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Paris, Haute Couture Fall/Winter 2014-2015.

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REPORTERS

Exclusive: an unlikely victim of the 'War on Terror'

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AFRICA NEWS

2014-07-11 21:47 AFRICA NEWS

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Finally, a good use for new app "Yo"

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THE WORLD THIS WEEK

The World This Week - 11 July 2014 (part 2)

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THE WORLD THIS WEEK

The World This Week - 11 July 2014

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#THE 51%

Sweden: A Feminist's Paradise?

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FRANCE IN FOCUS

Politics: parties under pressure

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FOCUS

In Burma, the rise of radical Buddhism

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Live from the newsroom, we provide an overview of the stories making the French and international newspaper headlines. From Monday to Friday at 7.20 am and 9.20 am Paris time.

IN THE PAPERS

IN THE PAPERS

Latest update : 2013-05-31

The Power Vacuum surrounding Syria, and three British bugbears for the price of one

No power vacuum lasts forever. So in the absence of significant American intervention in Syria, regional powers have jumped in – above all Hezbollah and its sponsor, Iran. We look at three perspectives on that, before we go to the UK where we read about three things that drive the Brits crazy: immigration, Europe and social assistance. And they’re all wrapped up in one story!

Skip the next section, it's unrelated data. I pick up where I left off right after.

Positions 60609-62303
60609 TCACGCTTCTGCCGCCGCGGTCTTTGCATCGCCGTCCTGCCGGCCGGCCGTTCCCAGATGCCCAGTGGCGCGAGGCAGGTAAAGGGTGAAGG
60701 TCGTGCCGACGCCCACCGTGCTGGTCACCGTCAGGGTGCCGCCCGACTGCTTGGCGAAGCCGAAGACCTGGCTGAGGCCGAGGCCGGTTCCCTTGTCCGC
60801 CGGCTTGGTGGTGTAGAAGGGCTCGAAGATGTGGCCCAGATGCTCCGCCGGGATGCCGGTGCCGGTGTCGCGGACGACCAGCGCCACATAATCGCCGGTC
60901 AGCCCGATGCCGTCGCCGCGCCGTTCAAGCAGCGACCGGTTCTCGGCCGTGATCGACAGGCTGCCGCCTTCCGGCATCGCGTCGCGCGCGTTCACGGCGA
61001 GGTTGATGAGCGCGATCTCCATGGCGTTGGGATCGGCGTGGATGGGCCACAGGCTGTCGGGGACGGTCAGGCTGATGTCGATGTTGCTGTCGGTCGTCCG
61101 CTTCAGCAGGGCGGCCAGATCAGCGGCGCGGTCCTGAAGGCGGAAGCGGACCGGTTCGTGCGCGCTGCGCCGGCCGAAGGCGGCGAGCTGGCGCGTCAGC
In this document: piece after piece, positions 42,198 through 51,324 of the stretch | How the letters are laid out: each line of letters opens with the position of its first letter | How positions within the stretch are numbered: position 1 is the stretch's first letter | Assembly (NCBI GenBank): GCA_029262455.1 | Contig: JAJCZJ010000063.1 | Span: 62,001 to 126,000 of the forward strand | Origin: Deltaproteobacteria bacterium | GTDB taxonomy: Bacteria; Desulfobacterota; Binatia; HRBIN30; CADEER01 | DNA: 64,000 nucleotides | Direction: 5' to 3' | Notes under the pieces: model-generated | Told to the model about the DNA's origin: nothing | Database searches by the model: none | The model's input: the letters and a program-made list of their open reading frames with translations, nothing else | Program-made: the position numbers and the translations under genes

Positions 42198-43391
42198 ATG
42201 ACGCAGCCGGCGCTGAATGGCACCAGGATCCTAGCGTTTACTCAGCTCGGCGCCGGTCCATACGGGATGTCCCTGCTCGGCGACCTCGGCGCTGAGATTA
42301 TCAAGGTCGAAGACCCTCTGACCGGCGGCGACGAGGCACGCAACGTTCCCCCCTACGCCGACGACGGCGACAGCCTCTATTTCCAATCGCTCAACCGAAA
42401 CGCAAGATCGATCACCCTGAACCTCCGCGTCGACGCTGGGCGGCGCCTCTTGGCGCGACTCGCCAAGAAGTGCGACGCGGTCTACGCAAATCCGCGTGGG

The Washington Post blames the US government for failing to act on any of its “red lines” and leaving a power vacuum in the region. The London-based Asharq Al-Awsat says the vacuum will not only allow Iran to increase its presence in Syria, it will lead to Iranian hegemony across the region. And Haaretz wonders whether this will lead to a power struggle with Israel as new arms shipments from Russia could provide the Syrian regime with the means to challenge Israeli air superiority.

Back in Europe, the European Union has taken Britain to court over concerns that non-British EU immigrants are being treated unequally, because some are denied social assistance. The Daily Mail says that if the UK loses the case, it will be forced to “throw open its doors to benefit tourists.” And “jobless migrants who never paid” into the benefits system “will pocket millions in state handouts.”

The Guardian says, on the other hand, that the EU is within its legal rights to take Britain to court, as unequal treatment - granting social aid to some and not to others - is a violation of human rights. But the problem, it says, is that even if the EU is legally right, the British people were never convinced of the need to even join the EU - much less subscribe to its rules.

By Kyle G. Brown

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